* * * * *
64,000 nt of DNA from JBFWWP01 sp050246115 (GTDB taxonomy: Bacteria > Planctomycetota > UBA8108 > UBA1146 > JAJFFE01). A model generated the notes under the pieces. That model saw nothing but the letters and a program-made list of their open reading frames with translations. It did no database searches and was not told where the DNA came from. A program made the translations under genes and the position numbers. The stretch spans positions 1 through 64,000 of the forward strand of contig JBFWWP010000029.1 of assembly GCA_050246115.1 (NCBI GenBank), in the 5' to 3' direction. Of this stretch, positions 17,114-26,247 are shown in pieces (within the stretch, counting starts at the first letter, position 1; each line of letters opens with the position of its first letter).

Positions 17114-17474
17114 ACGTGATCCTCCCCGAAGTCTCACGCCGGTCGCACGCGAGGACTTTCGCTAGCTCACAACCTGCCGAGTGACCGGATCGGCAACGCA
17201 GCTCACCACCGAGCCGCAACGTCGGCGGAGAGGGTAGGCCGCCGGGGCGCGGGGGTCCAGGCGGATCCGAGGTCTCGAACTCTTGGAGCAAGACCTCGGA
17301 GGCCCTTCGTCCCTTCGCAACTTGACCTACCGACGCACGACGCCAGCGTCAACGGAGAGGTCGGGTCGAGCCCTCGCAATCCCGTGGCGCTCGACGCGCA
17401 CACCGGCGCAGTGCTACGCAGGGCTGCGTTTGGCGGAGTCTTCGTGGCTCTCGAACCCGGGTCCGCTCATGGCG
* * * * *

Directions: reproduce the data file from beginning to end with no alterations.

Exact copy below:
64,000 nt of DNA from JBFWWP01 sp050246115 (GTDB taxonomy: Bacteria > Planctomycetota > UBA8108 > UBA1146 > JAJFFE01). A model generated the notes under the pieces. That model saw nothing but the letters and a program-made list of their open reading frames with translations. It did no database searches and was not told where the DNA came from. A program made the translations under genes and the position numbers. The stretch spans positions 1 through 64,000 of the forward strand of contig JBFWWP010000029.1 of assembly GCA_050246115.1 (NCBI GenBank), in the 5' to 3' direction. Of this stretch, positions 17,114-26,247 are shown in pieces (within the stretch, counting starts at the first letter, position 1; each line of letters opens with the position of its first letter).

Positions 17114-17474
17114 ACGTGATCCTCCCCGAAGTCTCACGCCGGTCGCACGCGAGGACTTTCGCTAGCTCACAACCTGCCGAGTGACCGGATCGGCAACGCA
17201 GCTCACCACCGAGCCGCAACGTCGGCGGAGAGGGTAGGCCGCCGGGGCGCGGGGGTCCAGGCGGATCCGAGGTCTCGAACTCTTGGAGCAAGACCTCGGA
17301 GGCCCTTCGTCCCTTCGCAACTTGACCTACCGACGCACGACGCCAGCGTCAACGGAGAGGTCGGGTCGAGCCCTCGCAATCCCGTGGCGCTCGACGCGCA
17401 CACCGGCGCAGTGCTACGCAGGGCTGCGTTTGGCGGAGTCTTCGTGGCTCTCGAACCCGGGTCCGCTCATGGCG